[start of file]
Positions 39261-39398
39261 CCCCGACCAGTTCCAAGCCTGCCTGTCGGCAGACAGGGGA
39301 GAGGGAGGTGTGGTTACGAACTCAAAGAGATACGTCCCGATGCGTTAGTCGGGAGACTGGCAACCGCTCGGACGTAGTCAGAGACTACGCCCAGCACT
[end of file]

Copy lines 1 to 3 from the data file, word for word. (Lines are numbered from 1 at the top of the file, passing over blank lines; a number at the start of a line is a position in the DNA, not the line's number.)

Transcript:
Positions 39261-39398
39261 CCCCGACCAGTTCCAAGCCTGCCTGTCGGCAGACAGGGGA
39301 GAGGGAGGTGTGGTTACGAACTCAAAGAGATACGTCCCGATGCGTTAGTCGGGAGACTGGCAACCGCTCGGACGTAGTCAGAGACTACGCCCAGCACT